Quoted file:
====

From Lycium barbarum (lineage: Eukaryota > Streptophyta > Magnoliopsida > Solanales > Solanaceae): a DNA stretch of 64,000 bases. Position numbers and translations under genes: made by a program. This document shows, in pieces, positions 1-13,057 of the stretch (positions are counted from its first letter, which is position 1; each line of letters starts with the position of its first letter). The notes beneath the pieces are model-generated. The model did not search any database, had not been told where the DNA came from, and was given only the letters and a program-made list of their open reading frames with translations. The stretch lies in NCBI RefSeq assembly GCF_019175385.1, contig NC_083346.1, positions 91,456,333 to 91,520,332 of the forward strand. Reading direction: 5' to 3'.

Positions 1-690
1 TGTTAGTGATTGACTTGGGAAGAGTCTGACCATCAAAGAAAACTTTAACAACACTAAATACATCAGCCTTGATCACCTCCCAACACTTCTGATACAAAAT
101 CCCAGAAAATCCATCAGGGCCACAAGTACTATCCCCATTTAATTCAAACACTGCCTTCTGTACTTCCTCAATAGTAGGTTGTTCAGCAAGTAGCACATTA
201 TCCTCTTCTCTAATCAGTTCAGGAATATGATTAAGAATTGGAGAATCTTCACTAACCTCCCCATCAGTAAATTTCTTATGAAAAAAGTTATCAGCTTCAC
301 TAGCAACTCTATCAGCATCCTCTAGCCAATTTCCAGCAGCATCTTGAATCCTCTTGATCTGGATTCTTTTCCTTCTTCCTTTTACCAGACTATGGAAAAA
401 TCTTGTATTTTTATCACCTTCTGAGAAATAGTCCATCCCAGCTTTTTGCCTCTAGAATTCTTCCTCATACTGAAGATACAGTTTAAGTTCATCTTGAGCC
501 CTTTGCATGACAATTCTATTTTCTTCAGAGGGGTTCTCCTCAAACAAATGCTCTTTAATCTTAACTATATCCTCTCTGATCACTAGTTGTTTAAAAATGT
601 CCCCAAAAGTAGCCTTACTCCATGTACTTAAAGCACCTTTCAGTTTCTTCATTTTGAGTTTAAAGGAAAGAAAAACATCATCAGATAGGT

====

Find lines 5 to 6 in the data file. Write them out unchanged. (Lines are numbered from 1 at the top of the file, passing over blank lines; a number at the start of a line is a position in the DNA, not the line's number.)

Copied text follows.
201 TCCTCTTCTCTAATCAGTTCAGGAATATGATTAAGAATTGGAGAATCTTCACTAACCTCCCCATCAGTAAATTTCTTATGAAAAAAGTTATCAGCTTCAC
301 TAGCAACTCTATCAGCATCCTCTAGCCAATTTCCAGCAGCATCTTGAATCCTCTTGATCTGGATTCTTTTCCTTCTTCCTTTTACCAGACTATGGAAAAA